In Trenton, New Jersey, a Southern State Correctional Facility guard was sentenced last Friday to five years in prison for smuggling drugs and a syringe into the prison for an inmate. Guard Roy Solomon, 33, had earlier pleaded guilty to second-degree official misconduct. He admitted that he smuggled cocaine and a syringe into the prison in 2008. The eight-year veteran was suspended without pay in April. His employment status should be changing soon.

In McAllen, Texas, a former US Customs officer pleaded guilty Monday to bribery, cocaine trafficking, and immigrant smuggling. Raul Montano had been arrested in April. Prosecutors said he made tens of thousands of dollars by letting designated vehicles carrying drugs or undocumented immigrants through his inspection lane in Brownsville. Montano told the judge he had been strung out on coke.

In Topeka, Indiana, a Topeka police officer was arrested Wednesday on suspicion of dealing methamphetamine. Deputy Marshal Zachary Miller, 28, was arrested by the IMAGE Drug Task Force and LaGrange County sheriff's deputies. He faces three counts of official misconduct, and one count of conspiracy to distribute methamphetamine.

In Longmont, Colorado, a Longmont police officer was arrested November 12 for providing pills to a woman he had once arrested. Officer Jack Kimmett, 54, went down after a parolee complained that Kimmett was regularly providing Vicodin pills to his wife. The wife eventually admitted that Kimmett stole his wife's Vicodins to give to her when she needed them, that he had been paying the rent and utilities for her apartment, and that he admitted stealing tea bags, trash bags, and hot chocolate mix from a local business where he worked security. The woman agreed to do a drug transaction with Kimmett while police watched, and after it went down, he was arrested. He is charged with felony drug distribution, misdemeanor official conduct, and theft of less than $1,000.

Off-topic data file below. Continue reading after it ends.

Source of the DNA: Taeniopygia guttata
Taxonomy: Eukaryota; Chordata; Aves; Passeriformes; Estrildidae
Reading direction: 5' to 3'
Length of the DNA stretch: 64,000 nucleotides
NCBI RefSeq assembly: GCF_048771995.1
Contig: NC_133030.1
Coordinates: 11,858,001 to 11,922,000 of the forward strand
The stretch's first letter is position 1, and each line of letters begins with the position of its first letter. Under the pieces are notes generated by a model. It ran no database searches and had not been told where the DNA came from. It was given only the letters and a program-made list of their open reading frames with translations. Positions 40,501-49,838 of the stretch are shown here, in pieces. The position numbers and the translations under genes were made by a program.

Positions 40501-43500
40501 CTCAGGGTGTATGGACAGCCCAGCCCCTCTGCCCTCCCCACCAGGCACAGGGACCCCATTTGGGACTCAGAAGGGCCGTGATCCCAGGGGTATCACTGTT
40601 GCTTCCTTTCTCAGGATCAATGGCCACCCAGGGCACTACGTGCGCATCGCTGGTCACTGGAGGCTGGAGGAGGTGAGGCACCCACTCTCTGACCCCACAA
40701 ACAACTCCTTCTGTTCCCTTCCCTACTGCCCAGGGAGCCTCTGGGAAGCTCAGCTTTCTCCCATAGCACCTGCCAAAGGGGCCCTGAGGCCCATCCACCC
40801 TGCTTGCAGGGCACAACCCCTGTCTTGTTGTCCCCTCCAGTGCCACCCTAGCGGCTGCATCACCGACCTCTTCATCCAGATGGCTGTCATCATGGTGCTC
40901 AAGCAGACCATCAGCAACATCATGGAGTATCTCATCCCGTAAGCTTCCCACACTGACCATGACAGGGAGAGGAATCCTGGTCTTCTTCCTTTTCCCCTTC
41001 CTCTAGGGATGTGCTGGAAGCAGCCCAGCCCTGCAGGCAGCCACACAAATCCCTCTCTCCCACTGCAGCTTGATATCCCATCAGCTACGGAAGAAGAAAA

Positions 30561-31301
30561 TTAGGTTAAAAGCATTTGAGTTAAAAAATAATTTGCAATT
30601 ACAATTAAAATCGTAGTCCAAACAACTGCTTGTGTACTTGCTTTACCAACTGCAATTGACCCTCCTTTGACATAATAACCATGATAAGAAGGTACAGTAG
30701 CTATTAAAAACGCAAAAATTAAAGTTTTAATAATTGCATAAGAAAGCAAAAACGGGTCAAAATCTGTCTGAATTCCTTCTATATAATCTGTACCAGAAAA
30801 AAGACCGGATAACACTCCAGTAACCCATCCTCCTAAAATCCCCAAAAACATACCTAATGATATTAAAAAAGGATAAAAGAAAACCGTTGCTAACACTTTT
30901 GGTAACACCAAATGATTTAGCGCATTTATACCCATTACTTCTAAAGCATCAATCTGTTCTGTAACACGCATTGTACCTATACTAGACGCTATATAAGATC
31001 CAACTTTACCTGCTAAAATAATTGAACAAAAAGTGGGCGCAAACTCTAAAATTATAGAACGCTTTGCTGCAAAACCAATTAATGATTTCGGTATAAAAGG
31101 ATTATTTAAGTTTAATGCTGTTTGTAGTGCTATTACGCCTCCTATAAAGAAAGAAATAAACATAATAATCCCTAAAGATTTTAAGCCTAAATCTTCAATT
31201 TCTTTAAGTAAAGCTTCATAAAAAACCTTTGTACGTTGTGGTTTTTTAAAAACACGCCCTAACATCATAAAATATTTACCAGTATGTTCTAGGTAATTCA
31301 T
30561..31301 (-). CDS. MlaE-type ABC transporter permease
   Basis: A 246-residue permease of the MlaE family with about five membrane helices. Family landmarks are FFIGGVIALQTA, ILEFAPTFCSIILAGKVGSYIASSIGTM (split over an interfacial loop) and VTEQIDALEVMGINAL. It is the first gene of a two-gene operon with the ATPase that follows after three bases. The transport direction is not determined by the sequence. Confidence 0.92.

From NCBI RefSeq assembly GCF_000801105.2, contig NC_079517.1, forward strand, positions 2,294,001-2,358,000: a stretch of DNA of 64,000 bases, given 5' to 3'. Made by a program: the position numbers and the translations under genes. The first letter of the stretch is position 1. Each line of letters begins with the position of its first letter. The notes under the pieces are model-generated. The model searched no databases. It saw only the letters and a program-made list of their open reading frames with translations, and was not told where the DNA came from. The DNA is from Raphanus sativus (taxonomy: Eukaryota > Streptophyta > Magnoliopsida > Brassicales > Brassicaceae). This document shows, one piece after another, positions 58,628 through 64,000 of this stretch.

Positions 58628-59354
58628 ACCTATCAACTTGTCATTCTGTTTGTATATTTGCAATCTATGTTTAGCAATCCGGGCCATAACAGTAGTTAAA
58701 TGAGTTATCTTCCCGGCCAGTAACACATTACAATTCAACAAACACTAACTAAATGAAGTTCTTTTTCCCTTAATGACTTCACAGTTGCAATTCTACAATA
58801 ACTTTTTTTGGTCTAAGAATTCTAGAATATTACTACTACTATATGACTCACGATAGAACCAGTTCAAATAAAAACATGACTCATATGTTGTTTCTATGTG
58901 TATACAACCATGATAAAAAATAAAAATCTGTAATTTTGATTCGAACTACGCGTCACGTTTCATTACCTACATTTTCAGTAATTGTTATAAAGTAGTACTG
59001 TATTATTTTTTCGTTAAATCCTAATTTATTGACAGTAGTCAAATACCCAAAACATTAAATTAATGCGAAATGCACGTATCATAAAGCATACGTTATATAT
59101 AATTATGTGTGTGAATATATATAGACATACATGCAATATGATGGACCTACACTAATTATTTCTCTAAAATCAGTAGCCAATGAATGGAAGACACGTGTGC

As Long as the Drug War Continues, So Will the Corruption

Stories like this one about the endemic drug war corruption gripping Mexican law enforcement are a dime a dozen. But I don't get bored reading them, because there's always a new and compelling example of what a mess all of this is:

Reporting from San Luis Potosi, Mexico -  The lie-detector team brought in by Mexico's top cop was supposed to help clean up the country's long-troubled police. There was just one problem: Most of its members themselves didn't pass, and a supervisor was rigging results to make sure others did. [LA Times]

Yeah, it's awfully hard to purge corruption when the people in charge of investigating it are corrupt themselves. It's insane to spend a billion dollars trying to fix Mexican law enforcement, when the cartels can just spend more to make sure it stays broken.